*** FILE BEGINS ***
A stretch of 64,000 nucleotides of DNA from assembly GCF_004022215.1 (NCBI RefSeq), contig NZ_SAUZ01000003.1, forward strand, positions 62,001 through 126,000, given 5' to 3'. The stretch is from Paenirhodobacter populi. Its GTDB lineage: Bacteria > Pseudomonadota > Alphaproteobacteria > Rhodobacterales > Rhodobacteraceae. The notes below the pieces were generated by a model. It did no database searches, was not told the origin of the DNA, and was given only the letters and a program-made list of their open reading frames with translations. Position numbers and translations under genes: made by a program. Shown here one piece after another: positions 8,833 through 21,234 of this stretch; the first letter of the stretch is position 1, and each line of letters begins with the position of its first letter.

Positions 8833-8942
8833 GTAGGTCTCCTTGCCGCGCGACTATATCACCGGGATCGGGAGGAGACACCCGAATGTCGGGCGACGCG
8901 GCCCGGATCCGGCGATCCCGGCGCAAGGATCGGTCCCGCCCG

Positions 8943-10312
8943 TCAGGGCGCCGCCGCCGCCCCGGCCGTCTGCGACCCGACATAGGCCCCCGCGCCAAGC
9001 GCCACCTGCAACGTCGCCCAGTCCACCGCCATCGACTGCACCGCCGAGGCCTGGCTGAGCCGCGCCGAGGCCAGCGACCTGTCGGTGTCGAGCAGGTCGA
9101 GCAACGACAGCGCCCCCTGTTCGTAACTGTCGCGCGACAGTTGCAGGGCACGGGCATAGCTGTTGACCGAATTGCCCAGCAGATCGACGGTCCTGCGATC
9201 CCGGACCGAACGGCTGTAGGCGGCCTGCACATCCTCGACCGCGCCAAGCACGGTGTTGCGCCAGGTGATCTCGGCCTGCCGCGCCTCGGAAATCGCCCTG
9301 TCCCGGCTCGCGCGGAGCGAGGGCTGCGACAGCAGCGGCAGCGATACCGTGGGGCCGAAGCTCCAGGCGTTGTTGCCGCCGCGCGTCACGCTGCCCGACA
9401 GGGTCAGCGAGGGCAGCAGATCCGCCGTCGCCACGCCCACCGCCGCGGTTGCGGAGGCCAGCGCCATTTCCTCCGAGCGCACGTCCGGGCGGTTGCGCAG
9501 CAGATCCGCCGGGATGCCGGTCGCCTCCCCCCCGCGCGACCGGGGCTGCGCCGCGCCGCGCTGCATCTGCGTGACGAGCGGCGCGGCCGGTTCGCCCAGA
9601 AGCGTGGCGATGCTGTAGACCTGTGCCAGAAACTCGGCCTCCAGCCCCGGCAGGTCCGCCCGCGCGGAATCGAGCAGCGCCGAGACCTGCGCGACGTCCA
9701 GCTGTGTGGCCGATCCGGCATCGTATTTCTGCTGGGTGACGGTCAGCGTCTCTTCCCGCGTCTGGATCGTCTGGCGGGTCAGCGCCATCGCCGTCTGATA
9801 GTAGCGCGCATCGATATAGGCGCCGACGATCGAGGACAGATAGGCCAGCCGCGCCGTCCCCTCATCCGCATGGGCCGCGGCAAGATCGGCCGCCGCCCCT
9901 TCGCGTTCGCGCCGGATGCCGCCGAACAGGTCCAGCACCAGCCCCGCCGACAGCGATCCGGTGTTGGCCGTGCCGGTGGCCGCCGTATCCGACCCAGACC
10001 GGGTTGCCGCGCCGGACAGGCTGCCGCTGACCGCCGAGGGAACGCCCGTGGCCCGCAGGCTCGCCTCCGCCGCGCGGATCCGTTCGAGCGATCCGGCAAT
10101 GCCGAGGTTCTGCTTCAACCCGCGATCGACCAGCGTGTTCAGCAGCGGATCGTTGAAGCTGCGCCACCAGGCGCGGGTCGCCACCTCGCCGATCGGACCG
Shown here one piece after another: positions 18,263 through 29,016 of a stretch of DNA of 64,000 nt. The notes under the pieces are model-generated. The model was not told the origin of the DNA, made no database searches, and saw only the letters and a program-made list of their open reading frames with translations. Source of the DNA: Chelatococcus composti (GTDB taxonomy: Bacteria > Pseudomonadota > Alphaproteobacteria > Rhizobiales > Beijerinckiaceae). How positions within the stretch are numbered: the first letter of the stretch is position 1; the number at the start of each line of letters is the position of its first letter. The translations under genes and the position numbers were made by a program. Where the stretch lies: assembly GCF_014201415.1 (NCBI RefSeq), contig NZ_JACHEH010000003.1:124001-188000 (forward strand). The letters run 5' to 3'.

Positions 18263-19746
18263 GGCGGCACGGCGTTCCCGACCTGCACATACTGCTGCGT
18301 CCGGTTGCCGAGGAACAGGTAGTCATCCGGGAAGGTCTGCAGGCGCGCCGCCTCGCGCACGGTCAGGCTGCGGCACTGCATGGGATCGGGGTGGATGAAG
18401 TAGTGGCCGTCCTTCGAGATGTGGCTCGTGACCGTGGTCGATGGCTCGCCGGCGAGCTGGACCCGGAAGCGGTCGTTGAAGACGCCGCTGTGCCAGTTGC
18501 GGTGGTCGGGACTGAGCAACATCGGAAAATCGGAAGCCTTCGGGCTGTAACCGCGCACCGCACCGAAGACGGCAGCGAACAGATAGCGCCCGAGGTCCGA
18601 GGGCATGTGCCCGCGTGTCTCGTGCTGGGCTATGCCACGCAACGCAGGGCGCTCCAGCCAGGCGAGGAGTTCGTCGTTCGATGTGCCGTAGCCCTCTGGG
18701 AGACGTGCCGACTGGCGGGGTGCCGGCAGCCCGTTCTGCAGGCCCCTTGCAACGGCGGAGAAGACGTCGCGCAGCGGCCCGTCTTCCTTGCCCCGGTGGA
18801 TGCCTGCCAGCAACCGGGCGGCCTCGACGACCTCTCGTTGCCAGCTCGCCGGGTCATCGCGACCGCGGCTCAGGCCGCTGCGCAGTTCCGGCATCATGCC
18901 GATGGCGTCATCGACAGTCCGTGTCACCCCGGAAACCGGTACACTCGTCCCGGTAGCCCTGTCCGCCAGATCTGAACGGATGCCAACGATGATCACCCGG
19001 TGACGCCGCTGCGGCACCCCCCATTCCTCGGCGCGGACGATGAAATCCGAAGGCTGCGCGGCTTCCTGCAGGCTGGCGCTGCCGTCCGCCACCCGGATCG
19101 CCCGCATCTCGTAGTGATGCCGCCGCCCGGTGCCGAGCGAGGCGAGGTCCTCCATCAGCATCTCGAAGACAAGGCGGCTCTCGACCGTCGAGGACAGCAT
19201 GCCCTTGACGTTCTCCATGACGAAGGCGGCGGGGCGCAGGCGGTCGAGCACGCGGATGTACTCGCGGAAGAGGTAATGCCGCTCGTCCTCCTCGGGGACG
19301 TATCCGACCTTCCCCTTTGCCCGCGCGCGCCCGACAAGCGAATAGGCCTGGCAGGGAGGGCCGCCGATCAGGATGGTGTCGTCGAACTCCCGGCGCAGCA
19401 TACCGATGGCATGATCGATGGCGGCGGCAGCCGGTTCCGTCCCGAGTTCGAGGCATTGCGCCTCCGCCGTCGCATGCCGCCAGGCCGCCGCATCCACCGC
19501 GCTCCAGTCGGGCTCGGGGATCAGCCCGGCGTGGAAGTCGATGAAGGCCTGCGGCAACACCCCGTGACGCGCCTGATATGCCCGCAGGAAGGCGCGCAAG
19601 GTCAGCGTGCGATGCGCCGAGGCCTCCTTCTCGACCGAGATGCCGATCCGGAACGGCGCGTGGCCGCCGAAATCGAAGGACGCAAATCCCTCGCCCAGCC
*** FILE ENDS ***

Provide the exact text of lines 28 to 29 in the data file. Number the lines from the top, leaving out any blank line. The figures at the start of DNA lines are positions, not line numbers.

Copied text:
18901 GATGGCGTCATCGACAGTCCGTGTCACCCCGGAAACCGGTACACTCGTCCCGGTAGCCCTGTCCGCCAGATCTGAACGGATGCCAACGATGATCACCCGG
19001 TGACGCCGCTGCGGCACCCCCCATTCCTCGGCGCGGACGATGAAATCCGAAGGCTGCGCGGCTTCCTGCAGGCTGGCGCTGCCGTCCGCCACCCGGATCG